•  The SEEN logo

Unfortunately Board received a very few proposals. The decision was made to use logo based on a wind-rose image. Every SEEN member is encouraged to use the logo in every activity that is recognized as the SEEN work. Logo can be obtained from the Board.


Presentations

First results of bird ringing at Turov station
Summary of bird ringing in Southern Belarus
Dimitri Zhuravliev (Belarus)

In this region during 1946-1974 in total 42 thousands birds were ringed. Turov ringing station started its work in 1996. The station is situated on the flood plain of Prypeć River. Habitat is very mosaic: there are willow forests along the river, then oak trees and bushes. In 1996-2000 almost 6 thousand birds of 108 species were ringed, several recoveries were recorded. The most common were the Blue Tit (Parus caeruleus), Great Tit (Parus major), Chiffchaff (Phylloscopus collybita) and Robin (Erithacus rubecula).
Plans: there is hypothesis that big number of birds migrate along Dniepr River towards the Black Sea, thus there is a plan to run ringing project in that area also.
 

The history and perspectives of ringing and study of bird migration in Belorussian Lake Area
Siarhei Darafeyev (Belarus)

In northern part of Belorussia birds have been ringed since 1960. These were passerines but also Ciconiformes as well as Picoides. Several recoveries were recorded. In following years regular ringing was conducted, mostly on nesting birds. During 40 years, 25 thousand of birds were ringed. Since 1965 also wintering catching with traps is made. Last year with SEEN help 20 nets were founded and already 600 birds of 27 species were ringed.


Research project of ringing station Sumony and Toemoerd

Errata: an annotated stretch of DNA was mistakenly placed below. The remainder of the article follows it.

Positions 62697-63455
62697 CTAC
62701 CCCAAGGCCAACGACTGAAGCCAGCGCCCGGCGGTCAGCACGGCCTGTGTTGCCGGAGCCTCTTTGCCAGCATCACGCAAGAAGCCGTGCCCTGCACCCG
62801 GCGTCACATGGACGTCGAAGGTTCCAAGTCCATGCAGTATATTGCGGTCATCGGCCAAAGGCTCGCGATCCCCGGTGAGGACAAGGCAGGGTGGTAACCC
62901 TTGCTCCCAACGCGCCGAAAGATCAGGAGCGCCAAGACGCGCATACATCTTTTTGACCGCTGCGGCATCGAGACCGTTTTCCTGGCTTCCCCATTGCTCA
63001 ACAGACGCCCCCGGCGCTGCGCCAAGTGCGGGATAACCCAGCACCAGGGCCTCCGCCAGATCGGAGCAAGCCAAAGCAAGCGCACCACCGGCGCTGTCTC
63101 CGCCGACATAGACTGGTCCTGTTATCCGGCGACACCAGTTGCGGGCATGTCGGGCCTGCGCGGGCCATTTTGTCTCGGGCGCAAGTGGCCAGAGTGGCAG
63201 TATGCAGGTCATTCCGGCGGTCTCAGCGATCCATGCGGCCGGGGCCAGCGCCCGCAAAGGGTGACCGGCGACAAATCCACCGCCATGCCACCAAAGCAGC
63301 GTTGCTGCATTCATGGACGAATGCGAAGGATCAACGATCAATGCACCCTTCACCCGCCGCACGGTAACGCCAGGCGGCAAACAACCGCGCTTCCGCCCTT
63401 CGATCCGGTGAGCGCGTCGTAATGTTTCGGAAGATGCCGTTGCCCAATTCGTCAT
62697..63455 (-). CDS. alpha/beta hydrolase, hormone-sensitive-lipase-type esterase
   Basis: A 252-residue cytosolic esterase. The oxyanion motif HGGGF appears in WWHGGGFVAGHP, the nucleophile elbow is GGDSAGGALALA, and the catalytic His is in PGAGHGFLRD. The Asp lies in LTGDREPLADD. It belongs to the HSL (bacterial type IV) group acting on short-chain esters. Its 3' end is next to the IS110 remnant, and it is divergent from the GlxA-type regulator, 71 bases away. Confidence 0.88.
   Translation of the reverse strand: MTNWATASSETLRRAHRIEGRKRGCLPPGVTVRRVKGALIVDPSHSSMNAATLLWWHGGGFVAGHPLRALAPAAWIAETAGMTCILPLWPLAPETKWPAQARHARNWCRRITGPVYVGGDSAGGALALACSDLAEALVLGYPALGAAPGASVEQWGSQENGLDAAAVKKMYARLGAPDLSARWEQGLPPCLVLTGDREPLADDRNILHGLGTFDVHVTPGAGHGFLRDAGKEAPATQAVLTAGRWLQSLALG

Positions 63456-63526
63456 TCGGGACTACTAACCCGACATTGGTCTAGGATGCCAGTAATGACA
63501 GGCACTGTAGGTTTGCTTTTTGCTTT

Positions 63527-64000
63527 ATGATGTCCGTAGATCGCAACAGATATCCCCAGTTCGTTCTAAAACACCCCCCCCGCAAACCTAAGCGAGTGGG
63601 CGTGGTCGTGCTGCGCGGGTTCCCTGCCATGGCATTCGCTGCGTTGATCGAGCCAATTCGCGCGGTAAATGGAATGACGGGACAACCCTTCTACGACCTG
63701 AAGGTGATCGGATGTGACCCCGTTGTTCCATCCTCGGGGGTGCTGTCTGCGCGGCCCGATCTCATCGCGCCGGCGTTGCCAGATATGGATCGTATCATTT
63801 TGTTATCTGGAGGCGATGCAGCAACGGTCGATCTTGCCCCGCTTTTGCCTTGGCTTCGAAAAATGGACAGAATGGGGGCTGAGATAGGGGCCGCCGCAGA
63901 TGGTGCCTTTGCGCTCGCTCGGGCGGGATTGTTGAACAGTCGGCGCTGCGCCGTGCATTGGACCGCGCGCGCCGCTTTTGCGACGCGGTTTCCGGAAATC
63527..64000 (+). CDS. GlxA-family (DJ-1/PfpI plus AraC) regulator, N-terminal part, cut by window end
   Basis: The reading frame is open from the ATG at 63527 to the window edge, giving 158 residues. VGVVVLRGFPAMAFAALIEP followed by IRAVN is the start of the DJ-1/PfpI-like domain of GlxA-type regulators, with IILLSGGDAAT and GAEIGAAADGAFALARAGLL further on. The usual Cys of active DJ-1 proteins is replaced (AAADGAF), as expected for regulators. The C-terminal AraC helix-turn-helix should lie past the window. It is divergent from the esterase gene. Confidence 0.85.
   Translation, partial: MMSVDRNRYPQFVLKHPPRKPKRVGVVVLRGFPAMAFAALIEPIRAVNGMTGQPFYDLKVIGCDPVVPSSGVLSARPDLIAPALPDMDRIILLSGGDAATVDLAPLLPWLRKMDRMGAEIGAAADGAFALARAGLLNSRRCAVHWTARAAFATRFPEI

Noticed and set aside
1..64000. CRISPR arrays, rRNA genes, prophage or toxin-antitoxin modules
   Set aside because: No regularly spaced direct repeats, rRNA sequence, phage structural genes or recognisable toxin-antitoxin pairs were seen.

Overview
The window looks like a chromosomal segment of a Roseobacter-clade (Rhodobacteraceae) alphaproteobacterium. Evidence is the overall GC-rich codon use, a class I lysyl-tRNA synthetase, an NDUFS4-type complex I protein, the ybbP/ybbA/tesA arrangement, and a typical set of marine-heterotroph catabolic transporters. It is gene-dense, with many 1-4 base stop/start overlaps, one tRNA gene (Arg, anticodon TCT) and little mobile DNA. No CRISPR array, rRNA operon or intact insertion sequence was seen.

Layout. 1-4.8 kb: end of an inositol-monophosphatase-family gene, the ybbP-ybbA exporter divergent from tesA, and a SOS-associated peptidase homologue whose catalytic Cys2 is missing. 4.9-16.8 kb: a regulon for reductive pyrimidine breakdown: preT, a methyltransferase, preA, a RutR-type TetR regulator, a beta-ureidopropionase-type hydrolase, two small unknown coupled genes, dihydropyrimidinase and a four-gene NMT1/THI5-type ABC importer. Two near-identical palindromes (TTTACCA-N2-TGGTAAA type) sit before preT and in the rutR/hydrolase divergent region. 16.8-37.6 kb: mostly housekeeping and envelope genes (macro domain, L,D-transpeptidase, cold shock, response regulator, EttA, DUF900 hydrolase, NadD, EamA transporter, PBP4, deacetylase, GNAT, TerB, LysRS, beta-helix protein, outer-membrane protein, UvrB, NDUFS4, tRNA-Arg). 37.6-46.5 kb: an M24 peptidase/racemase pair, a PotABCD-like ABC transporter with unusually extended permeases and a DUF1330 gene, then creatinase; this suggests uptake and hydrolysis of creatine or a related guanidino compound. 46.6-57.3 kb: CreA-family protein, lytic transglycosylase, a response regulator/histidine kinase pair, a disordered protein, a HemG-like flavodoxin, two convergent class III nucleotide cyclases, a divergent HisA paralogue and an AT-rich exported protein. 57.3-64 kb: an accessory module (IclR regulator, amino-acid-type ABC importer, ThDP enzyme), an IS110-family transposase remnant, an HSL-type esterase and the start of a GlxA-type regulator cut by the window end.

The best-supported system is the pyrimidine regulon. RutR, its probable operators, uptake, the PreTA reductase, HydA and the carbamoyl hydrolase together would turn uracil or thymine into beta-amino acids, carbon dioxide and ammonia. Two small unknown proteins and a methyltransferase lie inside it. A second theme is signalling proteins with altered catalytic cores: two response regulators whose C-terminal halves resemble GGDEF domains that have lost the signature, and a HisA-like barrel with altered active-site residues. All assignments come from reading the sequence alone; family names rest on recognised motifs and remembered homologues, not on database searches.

Agnes Lepold, Andrea Ruff (Hungary)

Research project at Lake Sumony started in 1983, while at Toemoerd in 1997. The aim of the projects is to study both breeding and migrating birds.
Sumony ringing station
Ringing follows methods of Actio Hungarica. Birds are caught during post-breeding – autumn migration period. There are 18 nets put in homogenous reed bed and in dry bushes. The most common species are: Hirundo rustica, Acrocephalus schoenobaenus, Sylvia atricapilla, Riparia riparia, Acrocephalus scirpaceus, and Erithacus rubecula.
Several studies on the Sedge Warbler (Acrocephalus schoenobaenus) were made. So far, migration of the species and stop-over sites became well known. Its long-term number dynamics (1983-1997) shows that up to 1991 there was a decline in number, but since 1991 there was an increase. Most probably, it is because of decline in wetland habitat and several droughts in Hungary. In addition, wing-length and recapture studies were made. According to the analysis, it appeared that in late July short-winged birds migrate, while in the end of August long-winged birds from Baltic Region pass the area.